Conciliatory Tendency in Captive Brown Capuchin Monkeys (Cebus apella)

J. R. Daniel, A. J. Santos, M. G. Cruz

Unidade de Investigação em Psicologia Cognitiva do Desenvolvimento e Educação- Instituto Superior de Psicologia Aplicada, Portugal


Key Words: Cebus apella . Conflict resolution . Contextual aggression

Conflict resolution has been one of the major topics in primatology in the last decades, nevertheless we still know little about postconflict behaviour in Neotropical species. In this study we investigated conflict resolution behaviour in a captive group of 15 brown capuchins (Cebus apella), using the traditional PC-MC method, in two different contexts: 1) when clumped food was present and 2) in the absence of it. In food condition we identified 72 agonistic events comprising 44.9% of the existent dyads. Tested across all individuals, the proportion of attracted (n=21) and dispersed pairs (n=13) was not statistically different (Wilcoxon signed-ranks: n=11, Z=-1.381, n.s.). In the absence of food we recorded 42 conflicts comprising 34.6% of the existent dyads. As before the proportion of attracted (n=6) and dispersed pairs (n=15) was not statistically different (Wilcoxon signed-ranks: n=11, Z=-1.634, n.s.). Removing from the analyses individuals that contribute with less than three PC-MC pairs did not change the results. Also, in both periods the proportion of affiliative contacts with former opponents was similar in PC and MC observations. The absence of reconciliation in food-related conflicts is in accordance with previous findings. Other authors have pointed out that food-related aggression may be limited to the displacement from the food source without damaging the relationship between the opponents. However, contrarily to Verbeek and de Waal’s results we did not found opponents to be selectively attracted to each other in non-food condition. These differences may be linked to differences in group structure (e.g. assimetry in dominance relationships, number of kin dyads).


M. G. Cruz, A. J. Santos, J. R. Daniel & T. S. Fortes

Unidade de Investigação em Psicologia Cognitiva do Desenvolvimento e da Educação – Instituto Superior de Psicologia Aplicada

Despite high costs of raising an infant, alloparenting is a common practice in the primate order. Individuals other than the mother frequently carry, handle (e.g. inspect, nuzzle, touch) and sometimes nurse the infant during the first months of life. Nevertheless, the function of these interactions is not well understood. Four captive brown capuchin (Cebus apella) infants (all males) were observed during 30 minutes, each week, for their first 5 months of life, from 2004 to 2005. Subjects belonged to a group of 15-16 individuals, housed at the Lagos Zoo, Portugal. As expected, the time during which mothers carried their infants was inversely correlated with infants’ age for all 4 subjects, with alpha female’s infants being carried by others from an earlier age (first month versus third month for the lower ranking females). However, the rate of handling received by infants while being carried by their mother was not influenced by her rank. Approach rates to the mother-infant dyad were neither correlated with the infant’s age nor with the mother’s rank. Harassment episodes were rare, but mother’s frequently interrupted other individuals’ interactions with their infants, either by turning away from, pushing or leaving the handler. Generally, interactions with infants seemed to be more related with characteristics of dyadic relationship between mother and handler, than to mechanisms of dominance rank attraction. Theoretical explanations of alloparenting have been tested in a limited taxonomic group, and as such evaluating the extension of these explanations to a wider number of species is of critical importance.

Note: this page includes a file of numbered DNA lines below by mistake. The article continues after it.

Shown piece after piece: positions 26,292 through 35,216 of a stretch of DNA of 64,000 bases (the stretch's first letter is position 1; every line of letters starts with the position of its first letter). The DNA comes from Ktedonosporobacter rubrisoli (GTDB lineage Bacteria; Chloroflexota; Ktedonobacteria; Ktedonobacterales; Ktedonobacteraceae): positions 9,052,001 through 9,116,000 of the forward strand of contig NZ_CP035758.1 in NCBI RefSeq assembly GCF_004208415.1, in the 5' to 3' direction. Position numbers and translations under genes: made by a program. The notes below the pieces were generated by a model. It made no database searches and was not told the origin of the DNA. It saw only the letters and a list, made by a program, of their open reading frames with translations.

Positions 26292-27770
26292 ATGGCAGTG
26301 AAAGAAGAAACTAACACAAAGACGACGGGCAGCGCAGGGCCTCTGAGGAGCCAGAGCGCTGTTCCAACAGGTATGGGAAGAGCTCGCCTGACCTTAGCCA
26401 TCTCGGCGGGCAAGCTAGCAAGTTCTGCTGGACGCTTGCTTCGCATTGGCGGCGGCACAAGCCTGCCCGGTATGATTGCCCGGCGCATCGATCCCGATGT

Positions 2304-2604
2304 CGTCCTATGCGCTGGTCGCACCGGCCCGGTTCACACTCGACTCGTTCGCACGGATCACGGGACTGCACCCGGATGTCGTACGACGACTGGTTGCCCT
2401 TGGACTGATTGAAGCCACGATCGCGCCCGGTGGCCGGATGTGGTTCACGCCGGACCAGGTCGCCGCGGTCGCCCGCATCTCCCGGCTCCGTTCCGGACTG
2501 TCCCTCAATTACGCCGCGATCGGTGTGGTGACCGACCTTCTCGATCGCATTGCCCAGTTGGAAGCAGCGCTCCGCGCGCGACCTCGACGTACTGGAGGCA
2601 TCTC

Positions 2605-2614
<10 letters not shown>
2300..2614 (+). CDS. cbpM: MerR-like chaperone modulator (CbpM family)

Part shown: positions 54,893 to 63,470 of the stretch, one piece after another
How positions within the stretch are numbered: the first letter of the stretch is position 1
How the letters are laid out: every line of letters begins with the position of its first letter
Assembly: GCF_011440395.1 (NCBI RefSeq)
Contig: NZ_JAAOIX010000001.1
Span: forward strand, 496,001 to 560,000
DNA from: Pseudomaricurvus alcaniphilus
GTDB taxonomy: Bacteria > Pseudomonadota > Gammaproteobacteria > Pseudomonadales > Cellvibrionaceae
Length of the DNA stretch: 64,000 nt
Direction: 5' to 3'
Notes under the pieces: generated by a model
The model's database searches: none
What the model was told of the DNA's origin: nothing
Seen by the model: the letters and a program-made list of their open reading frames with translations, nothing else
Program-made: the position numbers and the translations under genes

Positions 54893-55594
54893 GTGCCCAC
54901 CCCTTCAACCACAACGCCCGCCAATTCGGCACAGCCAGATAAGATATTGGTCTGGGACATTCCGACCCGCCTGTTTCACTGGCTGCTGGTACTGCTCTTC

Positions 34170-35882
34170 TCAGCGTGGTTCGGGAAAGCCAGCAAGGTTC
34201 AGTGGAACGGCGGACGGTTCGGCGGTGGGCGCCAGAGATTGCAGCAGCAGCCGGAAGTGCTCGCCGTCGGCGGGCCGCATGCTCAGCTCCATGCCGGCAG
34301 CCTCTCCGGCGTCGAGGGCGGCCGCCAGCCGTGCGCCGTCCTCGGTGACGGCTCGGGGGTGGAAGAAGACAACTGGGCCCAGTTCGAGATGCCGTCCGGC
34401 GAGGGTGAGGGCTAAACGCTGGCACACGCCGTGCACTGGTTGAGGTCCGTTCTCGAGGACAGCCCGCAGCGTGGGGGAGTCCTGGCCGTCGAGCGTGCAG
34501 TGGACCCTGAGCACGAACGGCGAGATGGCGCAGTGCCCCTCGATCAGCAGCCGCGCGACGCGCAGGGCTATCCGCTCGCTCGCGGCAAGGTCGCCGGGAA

Keywords: alloparenting, brown capuchin, dominance rank, handling

Affiliative structure and agonistic support in captive brown capuchin monkeys (Cebus apella)

J. R. Daniel, A. J. Santos & M. G. Cruz

Unidade de Investigação em Psicologia Cognitiva do Desenvolvimento e da Educação- Instituto Superior de Psicologia Aplicada

Alliance formation (i.e. one animal intervenes in an ongoing conflict between two parties to support one side) has received considerable attention since it might provide evidence that supporting animals possess relational knowledge of the conflicting parties as well as their relations to other individuals. The purpose of this study was to describe the coalitionary behaviour of a captive group of brown capuchins (Cebus apella), detecting possible effects of spatial proximity and rank. Affiliative subgroups were determined following Strayer & Santos 1996 (Social Development 5, 117-130), while dominance rank was assessed trough David’s score (David 1987, Biometrika 74, 432-436). We recorded 37 occurrences of agonistic support in favour of the aggressor (one supporter n=23, two supporters n=10, three supporters n=2; one excluded), and only one occurrence in favour of the victim (one supporter). Supporters always ranked above victims of conflicts, but only 28% ranked above both aggressor and victim. No significant correlation was found between individual David’s score and support given or received, neither individuals belonging to same subgroups tend to support each other often (nevertheless subgroups existence has been externally validated by social attention data). The fact that most coalitions are directed to the two lowest ranking individuals and involve a restrict number of dyads, seems to suggest the presence of a simple mechanism, opposed to a more complex social-cognitive explanation, underlying alliance formation. Unfortunately, due to lack of records, kinship effect could not be assessed.


Os Primatas do ZooLagos e a sua interacção com os visitantes-Parque Zoológico de Lagos
Conciliatory Tendency in Captive Brown Capuchin Monkeys (Cebus apella)